The peculiarities of the Bengali are many, and each one is unique, writes Ranjona Banerji
Hello to all you Non-Bengalis out there from the people of the “ro-sho-go-llo”. Now don’t feel bad. That’s just how we see you. The rest of the human race and us. Bengalis.
This rule applies, no matter what shape and size we may come in. All right, all right. Many of us are the same shape and size. It could be the fault of the ro-sho-go-llos which we supposedly bhalo-bashee. Or it could be the controversial and mandatory alu in the mutton biryani.
You may one day, at your own peril, meet a bespectacled man who speaks in a fruity fake British accent touched with some rounded vowels or bhowels. He knows everything and lets you know it. Has written a few books or one or none and pretends he has anyway and will make sure that you know. Every now and then he will quote some poem in a declamatory manner. WH Auden or WB Yeats. Or Bertolt Brecht, who is actually a Bengali though he himself may not have known it. This gent probably owns a dressing gown. You do not want to know about that.
Even more frightening is the Bengali temptress. I learnt about these creatures recently from social media, and I hear they are rampant and very dangerous. They are a cross between a Siren from Homer’s Odysseus (I am a Bengali myself, therefore some mild if unnecessary showing off is par for the course) and the ghost-witch churail from Indian mythology and stories to frighten children. And as it happens, Non-Bengali North Indian men. They are terrified of these Bengali women who have special powers to enslave them. I guess these men never grew up from children’s stories. This is another important characteristic of the Bengali: to make derogatory remarks about Non-Bengalis.
It only gets worse. Woe betide (archaic English phrases: very Bengali) any Non-Bengali who dares to criticise the alu in Calcutta biryani. This is a staple of this mutton-and-rice delicacy. Many parts of India have their own version and good luck to them. I mean they are edible, some can be delicious, but they do not compare. There are many stories about this biryani with its potatoes (and boiled eggs), Wajid Ali Shah’s exile to Garden Reach outside Calcutta, some budgetary problems, a creative chef, whatever. Make up your own. The alu’s ours and it’s staying. Smug in its superiority. Delicious in its denseness.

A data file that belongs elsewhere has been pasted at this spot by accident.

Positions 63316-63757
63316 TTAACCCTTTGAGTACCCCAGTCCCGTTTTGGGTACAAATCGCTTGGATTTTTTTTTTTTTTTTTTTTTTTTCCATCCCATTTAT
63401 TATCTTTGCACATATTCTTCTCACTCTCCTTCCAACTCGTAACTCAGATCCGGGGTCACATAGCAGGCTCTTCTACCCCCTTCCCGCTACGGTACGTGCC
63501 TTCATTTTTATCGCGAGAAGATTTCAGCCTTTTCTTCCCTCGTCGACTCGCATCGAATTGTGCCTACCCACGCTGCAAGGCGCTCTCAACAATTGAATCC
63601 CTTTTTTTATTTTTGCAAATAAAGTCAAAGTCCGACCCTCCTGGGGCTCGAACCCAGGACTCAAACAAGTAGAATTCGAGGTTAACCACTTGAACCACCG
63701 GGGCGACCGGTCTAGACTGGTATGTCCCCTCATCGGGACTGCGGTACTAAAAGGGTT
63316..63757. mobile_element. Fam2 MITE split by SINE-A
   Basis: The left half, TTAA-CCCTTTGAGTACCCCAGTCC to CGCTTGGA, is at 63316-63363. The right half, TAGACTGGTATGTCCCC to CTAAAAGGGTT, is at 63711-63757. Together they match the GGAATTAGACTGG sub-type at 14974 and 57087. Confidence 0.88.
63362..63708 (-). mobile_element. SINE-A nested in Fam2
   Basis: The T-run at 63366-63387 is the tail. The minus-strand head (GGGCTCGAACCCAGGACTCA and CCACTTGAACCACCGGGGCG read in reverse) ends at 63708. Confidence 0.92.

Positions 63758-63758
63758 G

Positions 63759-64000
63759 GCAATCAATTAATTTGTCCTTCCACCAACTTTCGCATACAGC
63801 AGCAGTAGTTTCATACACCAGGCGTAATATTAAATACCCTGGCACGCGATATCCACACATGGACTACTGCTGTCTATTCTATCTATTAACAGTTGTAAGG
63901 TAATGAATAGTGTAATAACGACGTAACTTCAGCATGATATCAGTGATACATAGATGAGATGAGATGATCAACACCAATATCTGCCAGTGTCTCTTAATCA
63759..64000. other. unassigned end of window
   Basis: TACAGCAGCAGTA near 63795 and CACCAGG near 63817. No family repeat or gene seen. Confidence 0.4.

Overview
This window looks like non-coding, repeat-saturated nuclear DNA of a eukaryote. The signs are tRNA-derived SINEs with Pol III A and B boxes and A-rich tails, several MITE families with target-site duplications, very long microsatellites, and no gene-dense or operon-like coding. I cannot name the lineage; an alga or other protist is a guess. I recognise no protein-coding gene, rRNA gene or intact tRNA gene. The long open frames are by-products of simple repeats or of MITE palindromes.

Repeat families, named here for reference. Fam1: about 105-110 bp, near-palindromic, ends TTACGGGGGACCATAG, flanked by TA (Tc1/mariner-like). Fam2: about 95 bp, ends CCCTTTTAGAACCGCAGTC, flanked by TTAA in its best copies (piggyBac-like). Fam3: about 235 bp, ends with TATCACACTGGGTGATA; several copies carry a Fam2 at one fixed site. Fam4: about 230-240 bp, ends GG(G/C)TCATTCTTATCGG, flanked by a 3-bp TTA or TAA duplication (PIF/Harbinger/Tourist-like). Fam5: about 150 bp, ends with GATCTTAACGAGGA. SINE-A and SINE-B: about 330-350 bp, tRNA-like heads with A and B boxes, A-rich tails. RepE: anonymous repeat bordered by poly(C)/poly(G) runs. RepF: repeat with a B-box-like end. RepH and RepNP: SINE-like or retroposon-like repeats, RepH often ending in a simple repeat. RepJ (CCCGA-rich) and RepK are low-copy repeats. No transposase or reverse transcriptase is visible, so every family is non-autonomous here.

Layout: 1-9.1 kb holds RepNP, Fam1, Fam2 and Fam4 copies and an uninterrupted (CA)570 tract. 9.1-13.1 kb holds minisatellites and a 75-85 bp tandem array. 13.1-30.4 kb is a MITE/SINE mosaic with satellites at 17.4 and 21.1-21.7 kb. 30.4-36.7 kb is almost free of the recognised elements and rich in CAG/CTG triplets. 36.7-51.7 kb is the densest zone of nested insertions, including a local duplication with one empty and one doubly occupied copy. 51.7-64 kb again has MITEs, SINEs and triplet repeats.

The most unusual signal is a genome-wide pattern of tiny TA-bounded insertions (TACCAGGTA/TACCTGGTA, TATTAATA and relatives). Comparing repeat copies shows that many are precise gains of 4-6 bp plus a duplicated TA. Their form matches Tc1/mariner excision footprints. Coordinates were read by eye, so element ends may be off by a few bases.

You eat fish and rice, no? We are also the same. Most Bengalis will smile magnanimously when they hear a Non-Bengali make this remark. No, actually. There is no one like us. Not even mighty Kerala, with whom we also have Communism in common although no one knows how much Communism is left in Bengal… Our fish and rice is our fish and rice. It’s everywhere. It cuts across caste and religion. The fights which are inevitable will break out over recipes, the exact composition of panch phoron or whether fish should be lightly fried or left raw before being added to the gravy and so on. And whether this fish is better with that recipe. Our vegetarian dishes are also enhanced by fish and crustaceans. The order in which we eat is of paramount importance – bitter, fry, dal, veg, veg plus (not veg), fish, meat, tart, sweet (ro-sho-go-llo or preferably not). No mess on a plate for us. Wars can also break out over this.
Wars can break out over anything. That old joke about if you have a group of five Bengalis you will soon have three political parties is definitely true. So, while all Bengalis might be secret Commie-inspired jhola-bag carrying revolutionaries, a lot depends on what kind of Commie revolutionaries they are. Marx, Marx and Lenin, Marx, Lenin and Stalin, no Marx only Stalin, Lenin and Stalin, none of the three, Trotsky alone, Trotsky’s gardener, Fidel Castro, none of the above. There could be parties, fronts, blocs, blocks, and all these will be implacable enemies. All Commies, all highly intellectual (ahem) and all on different sides of the Left field.
The Bengali trump card is, you know it, kalchaar. We have more kalchaar than anyone else, sometimes more than everyone else put together. We are supremely clever with our “culture”. Many parts of the rest of India have classical traditions in music and dance and language far older and of higher levels than in Bengal. Heh. But no one
has marketed the idea of being cultured better than Bengal. Art and arty, that’s how the Non-Bengali world sees us. And who are we to complain? Just hide the uncultured goons when anyone comes to visit and pull out the artistic hand gestures, handloom silk saris and flowing dhotis, no?
But we have one secret weapon that completely determines our Bengaliness. And separates the Non-Bengalis from us. Many may lay claim and share in his vision and talent and generosity. But he belongs to us. You know who I mean. Rabindranath Tagore. Beat that! Have another ro-sho-go-llo on me!